What Is the Sociological Perspective (Imagination)

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Diane Ihlenfeldt
February 13, 2004
Question 1: What is the sociological perspective?

What is the nature of the social sciences? This is the question that began the study of society, first performed by C. Wright Mills in his development of the idea of the sociological imagination. There are many different aspects to the sociological perspective. Merriam-Webster dictionary defines perspective as "the capacity to view things in their true relations or relative importance". Having a sociological perspective means that you view all of societies components and their relationship to the individual. First I will discuss how individuals are socialized. Next I will point out societal structures role in that socialization. Finally I will discuss how the sociological perspective allows us to view different inequalities in the world.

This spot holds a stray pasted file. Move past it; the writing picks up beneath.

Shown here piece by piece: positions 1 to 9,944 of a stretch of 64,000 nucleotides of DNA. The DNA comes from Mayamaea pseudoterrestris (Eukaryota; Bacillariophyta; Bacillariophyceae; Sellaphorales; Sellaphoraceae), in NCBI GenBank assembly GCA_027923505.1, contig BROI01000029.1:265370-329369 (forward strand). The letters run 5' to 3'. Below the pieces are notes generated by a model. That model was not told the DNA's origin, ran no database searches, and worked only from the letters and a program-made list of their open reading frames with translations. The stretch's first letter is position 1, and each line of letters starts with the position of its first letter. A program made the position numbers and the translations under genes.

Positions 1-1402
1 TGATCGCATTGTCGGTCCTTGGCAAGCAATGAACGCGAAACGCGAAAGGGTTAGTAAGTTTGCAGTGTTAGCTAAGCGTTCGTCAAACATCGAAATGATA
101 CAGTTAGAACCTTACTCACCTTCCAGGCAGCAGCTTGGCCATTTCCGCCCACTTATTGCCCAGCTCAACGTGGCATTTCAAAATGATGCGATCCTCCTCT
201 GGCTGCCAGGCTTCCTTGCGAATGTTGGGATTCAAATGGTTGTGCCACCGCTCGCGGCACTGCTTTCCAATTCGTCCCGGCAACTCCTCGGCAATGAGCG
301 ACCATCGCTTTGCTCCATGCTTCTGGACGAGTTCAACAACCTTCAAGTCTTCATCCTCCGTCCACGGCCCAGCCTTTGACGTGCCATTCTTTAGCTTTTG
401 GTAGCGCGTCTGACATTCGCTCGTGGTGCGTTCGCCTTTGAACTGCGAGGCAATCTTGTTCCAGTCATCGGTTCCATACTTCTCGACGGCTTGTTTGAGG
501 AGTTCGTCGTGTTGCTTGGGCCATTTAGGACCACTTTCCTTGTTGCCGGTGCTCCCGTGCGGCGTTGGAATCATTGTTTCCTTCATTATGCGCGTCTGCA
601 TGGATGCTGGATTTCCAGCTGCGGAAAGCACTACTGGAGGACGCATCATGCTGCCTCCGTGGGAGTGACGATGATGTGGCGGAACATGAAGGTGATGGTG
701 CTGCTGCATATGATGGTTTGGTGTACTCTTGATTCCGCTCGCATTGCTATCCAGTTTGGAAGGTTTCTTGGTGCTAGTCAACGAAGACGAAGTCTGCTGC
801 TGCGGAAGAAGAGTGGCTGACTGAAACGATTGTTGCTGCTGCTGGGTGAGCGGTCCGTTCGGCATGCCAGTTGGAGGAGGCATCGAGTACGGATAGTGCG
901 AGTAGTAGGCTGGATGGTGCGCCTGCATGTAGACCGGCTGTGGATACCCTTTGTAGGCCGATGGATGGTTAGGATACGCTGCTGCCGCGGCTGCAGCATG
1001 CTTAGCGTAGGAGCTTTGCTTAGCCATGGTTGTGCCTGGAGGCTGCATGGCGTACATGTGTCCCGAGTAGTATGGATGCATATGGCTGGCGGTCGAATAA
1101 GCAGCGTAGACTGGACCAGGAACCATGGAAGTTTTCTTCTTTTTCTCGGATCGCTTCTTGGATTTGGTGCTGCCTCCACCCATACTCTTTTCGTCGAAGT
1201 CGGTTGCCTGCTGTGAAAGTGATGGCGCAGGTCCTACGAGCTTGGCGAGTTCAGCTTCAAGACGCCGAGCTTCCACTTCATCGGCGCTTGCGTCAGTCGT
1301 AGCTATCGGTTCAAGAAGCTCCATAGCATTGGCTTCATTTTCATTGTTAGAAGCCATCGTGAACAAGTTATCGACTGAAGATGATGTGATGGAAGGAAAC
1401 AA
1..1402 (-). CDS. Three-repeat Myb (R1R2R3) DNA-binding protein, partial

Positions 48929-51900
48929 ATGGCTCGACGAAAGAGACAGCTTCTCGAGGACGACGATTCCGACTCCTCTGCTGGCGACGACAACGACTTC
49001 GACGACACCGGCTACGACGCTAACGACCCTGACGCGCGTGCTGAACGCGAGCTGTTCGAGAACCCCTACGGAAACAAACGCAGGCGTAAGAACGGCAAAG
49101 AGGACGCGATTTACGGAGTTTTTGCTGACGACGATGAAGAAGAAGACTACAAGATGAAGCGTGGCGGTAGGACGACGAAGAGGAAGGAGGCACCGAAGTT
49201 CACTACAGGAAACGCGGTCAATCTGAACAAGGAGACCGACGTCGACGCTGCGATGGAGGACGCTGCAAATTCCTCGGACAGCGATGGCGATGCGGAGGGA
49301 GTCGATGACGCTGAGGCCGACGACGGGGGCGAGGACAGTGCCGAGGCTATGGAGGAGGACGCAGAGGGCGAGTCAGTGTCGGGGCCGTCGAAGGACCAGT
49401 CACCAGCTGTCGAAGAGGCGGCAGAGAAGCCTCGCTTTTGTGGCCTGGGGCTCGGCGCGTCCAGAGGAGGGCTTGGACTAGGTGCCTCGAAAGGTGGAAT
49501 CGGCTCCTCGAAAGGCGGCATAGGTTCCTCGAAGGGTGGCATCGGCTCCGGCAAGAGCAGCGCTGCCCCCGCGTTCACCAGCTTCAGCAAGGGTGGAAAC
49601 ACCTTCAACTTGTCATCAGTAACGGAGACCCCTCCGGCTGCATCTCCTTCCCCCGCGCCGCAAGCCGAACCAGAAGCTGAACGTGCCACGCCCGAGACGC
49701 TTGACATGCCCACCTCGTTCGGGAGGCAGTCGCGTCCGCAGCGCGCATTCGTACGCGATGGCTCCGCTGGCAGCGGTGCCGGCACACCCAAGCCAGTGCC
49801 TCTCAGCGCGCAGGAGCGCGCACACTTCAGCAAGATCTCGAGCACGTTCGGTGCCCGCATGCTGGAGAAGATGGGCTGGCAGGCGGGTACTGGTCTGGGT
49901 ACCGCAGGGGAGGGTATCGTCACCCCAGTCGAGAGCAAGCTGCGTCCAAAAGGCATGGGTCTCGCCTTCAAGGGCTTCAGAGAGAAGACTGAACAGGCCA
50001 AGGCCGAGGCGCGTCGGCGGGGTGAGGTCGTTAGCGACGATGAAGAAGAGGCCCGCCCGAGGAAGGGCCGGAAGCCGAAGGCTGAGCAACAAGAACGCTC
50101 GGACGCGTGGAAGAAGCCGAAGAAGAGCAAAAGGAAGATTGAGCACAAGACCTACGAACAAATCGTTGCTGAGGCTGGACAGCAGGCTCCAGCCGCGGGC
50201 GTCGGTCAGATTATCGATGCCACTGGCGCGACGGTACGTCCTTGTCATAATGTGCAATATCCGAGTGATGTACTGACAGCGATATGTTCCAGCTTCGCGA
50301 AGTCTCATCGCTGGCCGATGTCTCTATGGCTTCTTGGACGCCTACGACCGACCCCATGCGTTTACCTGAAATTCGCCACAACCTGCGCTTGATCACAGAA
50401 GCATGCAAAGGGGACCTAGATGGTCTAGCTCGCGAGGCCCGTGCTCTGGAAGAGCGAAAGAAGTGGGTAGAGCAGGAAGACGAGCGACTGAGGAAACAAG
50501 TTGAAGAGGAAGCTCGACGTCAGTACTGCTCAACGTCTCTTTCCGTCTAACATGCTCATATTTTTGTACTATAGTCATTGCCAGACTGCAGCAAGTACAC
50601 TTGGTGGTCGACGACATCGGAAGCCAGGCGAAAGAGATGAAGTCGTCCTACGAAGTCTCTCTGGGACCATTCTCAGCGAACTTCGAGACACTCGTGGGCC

While growing up we rarely think about why we do things the way that we do, and make the decisions that we make. From infancy we are socialized, meaning that we are trained how to exist within our social environment. By developing a sociological perspective we are able to see that we are socialized, and view how our social environment has an effect on the decisions that we make. Social environments differ across many boundaries including, but not limited to race, ethnicity, gender, and class. For example I was raised within a poor, Caucasian, single parent, low class family, which means that the decisions I make may be different from the decisions made by someone raised in a rich, Catholic, Hispanic, two parent, upper middle class family. For example because we were poor, my mother was uneducated, our class was low, and our religion played as more of a financial support system than a moral characterizing system, we consider it okay to have children outside of the structural bounds of marriage. There are different rules, known as norms, by which we must abide in order to be considered well adjusted to society. It is...
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